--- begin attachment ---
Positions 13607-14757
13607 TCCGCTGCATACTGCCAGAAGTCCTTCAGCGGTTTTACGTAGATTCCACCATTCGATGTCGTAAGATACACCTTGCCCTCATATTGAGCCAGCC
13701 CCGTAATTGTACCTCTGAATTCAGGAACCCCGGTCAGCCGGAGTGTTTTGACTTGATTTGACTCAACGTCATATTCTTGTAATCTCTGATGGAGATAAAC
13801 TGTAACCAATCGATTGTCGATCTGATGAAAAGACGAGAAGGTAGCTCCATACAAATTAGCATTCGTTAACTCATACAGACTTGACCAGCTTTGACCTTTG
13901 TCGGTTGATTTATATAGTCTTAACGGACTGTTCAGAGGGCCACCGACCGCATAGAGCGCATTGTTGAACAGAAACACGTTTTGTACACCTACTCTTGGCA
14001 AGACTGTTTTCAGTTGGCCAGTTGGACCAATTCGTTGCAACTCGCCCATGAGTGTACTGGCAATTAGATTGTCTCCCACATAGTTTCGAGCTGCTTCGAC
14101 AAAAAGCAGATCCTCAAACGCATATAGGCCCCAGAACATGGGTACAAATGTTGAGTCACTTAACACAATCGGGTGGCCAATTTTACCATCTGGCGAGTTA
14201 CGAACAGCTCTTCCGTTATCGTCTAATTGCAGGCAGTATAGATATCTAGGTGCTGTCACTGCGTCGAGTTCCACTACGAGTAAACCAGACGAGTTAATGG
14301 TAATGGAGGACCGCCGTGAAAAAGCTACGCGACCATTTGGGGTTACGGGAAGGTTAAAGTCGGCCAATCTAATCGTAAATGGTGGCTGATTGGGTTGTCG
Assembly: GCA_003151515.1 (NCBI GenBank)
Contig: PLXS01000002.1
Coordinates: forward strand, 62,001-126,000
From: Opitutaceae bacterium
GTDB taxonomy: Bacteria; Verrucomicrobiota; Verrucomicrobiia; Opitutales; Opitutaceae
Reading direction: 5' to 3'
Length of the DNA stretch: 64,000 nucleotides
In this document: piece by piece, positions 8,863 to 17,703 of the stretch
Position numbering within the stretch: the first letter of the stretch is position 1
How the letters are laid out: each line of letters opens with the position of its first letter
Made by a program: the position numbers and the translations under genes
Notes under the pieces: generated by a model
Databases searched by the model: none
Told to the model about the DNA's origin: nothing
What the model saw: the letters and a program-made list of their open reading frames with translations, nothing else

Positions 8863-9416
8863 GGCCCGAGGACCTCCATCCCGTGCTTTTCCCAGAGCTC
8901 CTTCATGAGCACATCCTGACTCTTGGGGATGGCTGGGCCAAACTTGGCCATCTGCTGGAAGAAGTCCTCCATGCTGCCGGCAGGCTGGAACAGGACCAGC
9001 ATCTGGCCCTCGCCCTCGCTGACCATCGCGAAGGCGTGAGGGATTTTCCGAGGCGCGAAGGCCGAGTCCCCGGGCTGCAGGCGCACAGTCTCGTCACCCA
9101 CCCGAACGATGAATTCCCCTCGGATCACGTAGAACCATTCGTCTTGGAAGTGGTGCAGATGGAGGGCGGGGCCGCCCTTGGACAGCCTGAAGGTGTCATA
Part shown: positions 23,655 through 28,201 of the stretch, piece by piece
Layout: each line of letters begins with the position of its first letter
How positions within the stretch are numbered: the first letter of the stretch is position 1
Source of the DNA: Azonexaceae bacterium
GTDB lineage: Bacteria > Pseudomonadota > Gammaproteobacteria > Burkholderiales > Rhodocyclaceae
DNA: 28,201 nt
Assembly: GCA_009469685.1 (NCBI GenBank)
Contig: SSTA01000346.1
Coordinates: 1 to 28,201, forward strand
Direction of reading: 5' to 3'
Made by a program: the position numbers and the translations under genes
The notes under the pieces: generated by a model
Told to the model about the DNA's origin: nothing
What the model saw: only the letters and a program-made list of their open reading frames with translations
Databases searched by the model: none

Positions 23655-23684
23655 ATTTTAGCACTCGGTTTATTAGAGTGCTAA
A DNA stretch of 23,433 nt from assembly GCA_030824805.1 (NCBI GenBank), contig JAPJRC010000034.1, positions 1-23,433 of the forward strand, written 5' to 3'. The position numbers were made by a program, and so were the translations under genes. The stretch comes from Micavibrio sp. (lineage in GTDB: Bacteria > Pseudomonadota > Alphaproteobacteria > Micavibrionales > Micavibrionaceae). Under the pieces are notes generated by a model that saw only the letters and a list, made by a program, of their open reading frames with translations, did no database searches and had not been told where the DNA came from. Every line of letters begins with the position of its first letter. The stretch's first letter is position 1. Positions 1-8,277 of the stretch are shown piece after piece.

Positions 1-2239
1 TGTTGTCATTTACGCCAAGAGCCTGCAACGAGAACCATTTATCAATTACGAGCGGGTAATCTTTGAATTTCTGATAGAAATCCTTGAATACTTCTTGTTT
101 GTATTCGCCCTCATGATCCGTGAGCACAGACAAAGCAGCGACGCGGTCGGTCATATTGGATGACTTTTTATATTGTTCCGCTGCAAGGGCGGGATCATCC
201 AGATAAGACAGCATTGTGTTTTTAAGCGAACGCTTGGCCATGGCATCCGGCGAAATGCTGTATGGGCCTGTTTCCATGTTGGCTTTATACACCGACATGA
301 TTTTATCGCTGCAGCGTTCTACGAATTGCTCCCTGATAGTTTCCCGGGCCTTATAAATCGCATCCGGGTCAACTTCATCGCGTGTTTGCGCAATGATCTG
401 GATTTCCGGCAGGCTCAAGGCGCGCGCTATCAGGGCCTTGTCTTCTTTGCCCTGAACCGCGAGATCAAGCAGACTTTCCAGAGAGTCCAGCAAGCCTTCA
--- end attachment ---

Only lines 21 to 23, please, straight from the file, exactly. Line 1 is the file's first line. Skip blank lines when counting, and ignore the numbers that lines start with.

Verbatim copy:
Notes under the pieces: generated by a model
Databases searched by the model: none
Told to the model about the DNA's origin: nothing